NASA Leadership Participates in Vice President-Chaired National Space Council Meeting 

Vice President Kamala Harris highlighted the importance of international partnerships and the societal benefits of space exploration, including NASA’s

NASA Leadership Participates in Vice President-Chaired National Space Council Meeting 

Vice President Kamala Harris highlighted the importance of international partnerships and the societal benefits of space exploration, including NASA’s Earth science missions and the agency’s efforts to build a responsible, sustainable human presence in space during the Biden-Harris Administration’s third National Space Council meeting Wednesday, held at the Andrew W. Mellon Auditorium in Washington. 

“For generations, our nation has led the world in the exploration and use of space,” said Harris. “In the coming years, one of the primary ways we will continue to extend that leadership is by strengthening our international partnerships, combining our resources, scientific capacity, and technical skill with that of our allies and partners around the world, all in furtherance of our collective vision.” 

During the meeting, NASA announced it will deepen its partnership with the U.S. Agency for International Development (USAID) by advancing data collection for enhanced air quality monitoring in South America and Africa. Under this effort, NASA and the Italian Space Agency will partner to build and launch the Multi-Angle Imager for Aerosols (MAIA) mission, which is expected to launch in 2025 to enable improved measurements of airborne particulate matter in large metropolitan areas. The mission marks the first time NASA has partnered with epidemiologists and health organizations on a satellite mission to study human health and improve lives. 

“NASA is excited to partner with the Italian Space Agency on the MAIA mission while simultaneously strengthening our support for USAID,” said NASA Deputy Administrator Pam Melroy. “Airborne particles pollute some of the world’s most populous cities and have been linked to respiratory and cardiovascular diseases, as well as adverse reproductive and birth outcomes. Results from this mission will allow us to better understand the health impacts of pollution in geographically diverse global communities, including our Southern Hemisphere.”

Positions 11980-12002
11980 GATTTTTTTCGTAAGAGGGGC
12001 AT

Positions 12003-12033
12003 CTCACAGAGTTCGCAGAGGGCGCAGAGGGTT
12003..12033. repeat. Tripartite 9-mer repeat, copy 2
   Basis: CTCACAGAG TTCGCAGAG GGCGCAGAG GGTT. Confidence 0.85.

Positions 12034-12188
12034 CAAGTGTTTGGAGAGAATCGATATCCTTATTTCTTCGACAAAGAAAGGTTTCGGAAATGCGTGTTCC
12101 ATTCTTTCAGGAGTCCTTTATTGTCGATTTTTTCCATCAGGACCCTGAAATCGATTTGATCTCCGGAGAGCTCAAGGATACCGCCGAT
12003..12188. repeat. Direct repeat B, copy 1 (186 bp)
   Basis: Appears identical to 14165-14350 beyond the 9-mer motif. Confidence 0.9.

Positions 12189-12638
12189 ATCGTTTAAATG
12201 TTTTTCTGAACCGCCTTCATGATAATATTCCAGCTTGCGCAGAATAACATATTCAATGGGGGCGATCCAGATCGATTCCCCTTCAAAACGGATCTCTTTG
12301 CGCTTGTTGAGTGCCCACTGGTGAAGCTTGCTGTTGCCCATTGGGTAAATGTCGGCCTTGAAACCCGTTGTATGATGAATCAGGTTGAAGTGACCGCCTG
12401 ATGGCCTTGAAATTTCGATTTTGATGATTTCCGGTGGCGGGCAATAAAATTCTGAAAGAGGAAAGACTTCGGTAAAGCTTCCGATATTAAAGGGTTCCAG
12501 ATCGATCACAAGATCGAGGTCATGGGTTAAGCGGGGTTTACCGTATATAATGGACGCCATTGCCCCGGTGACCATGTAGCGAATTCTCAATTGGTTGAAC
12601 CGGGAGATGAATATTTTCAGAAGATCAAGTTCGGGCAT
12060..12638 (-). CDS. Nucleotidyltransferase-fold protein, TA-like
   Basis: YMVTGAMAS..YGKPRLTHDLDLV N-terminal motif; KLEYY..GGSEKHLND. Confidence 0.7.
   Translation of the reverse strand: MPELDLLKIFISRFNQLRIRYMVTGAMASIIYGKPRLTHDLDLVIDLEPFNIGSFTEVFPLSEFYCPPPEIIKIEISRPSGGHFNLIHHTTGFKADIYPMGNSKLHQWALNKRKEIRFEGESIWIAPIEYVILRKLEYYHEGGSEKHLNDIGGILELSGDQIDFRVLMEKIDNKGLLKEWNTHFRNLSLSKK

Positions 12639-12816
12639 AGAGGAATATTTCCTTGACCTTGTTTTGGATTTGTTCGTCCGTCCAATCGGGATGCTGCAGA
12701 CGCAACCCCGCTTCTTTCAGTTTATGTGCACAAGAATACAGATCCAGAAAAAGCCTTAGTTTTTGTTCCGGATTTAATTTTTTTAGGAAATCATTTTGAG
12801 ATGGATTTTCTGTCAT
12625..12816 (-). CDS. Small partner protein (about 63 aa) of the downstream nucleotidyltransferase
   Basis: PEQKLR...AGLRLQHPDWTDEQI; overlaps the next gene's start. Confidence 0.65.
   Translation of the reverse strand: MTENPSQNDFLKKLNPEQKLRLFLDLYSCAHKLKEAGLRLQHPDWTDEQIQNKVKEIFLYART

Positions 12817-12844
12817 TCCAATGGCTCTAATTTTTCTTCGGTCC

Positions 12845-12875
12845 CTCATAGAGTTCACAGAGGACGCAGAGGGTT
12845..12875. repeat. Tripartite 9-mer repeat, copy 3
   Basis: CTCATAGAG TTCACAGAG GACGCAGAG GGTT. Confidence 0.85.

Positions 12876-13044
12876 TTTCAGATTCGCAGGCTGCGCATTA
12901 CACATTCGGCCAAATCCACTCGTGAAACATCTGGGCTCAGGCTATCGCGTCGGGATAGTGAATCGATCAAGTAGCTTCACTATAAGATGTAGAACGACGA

The Vice President also underscored the importance of international partnerships enabling long-duration stays on the Moon and future human missions to Mars. 

“In consultation with international and industry partners, NASA has built a cohesive and robust Moon to Mars strategy to enable a responsible, sustainable presence throughout the solar system. Our future depends on partnerships,” said Melroy. “Together, we will strategically advance science, boost our national posture, and inspire a new generation to want to explore the cosmos.” 

NASA has welcomed significant development progress and investments by international partners for its Artemis program. The European Space Agency provides the European Service Module, the Orion spacecraft’s powerhouse. Additionally, Canada, Japan, and Europe are contributing to Gateway, a human-tended space station in lunar orbit. Europe and Japan are building the International Habitation Module, Europe is providing the European System Providing Refueling, Infrastructure and Telecommunications (ESPRIT) module, Japan will provide cargo resupply with an upgrade of its H-II Transfer Vehicle (HTV-X), and Canada is developing Canadarm3, a robotic arm to perform science utilization and maintenance. With these significant contributions, the United States intends to land an international astronaut on the lunar surface by the end of the decade. 

In coordination with the U.S. Department of State, the agency has also welcomed 33 signatories to the Artemis Accords since it was established in 2020, ten in the past year alone. The Artemis Accords establish practical principles to guide space exploration cooperation among nations, including those participating in NASA’s Artemis program. The Accords signatories are holding focused discussions on how best to implement the Artemis Accords principles, including transparency and deconfliction at the Moon. 

NASA also highlighted the April 2023 release of the initial Moon to Mars architecture, comprised of the elements needed for long-term, human-led scientific discovery in deep space. NASA recently hosted its second Architecture Concept Review in November and anticipates releasing the outcomes of the annual cycle early in 2024. NASA noted that it is seeking international partnerships for an array of elements identified in the architecture and is in conversation with international space agencies to identify future partnership opportunities. 

A full recording of the National Space Council meeting is available online at:

More information on the outcomes of the meeting is available at:

Faith McKie / Amber Jacobson 
Headquarters, Washington 
202-262-8342 / 240-298-1832 / 

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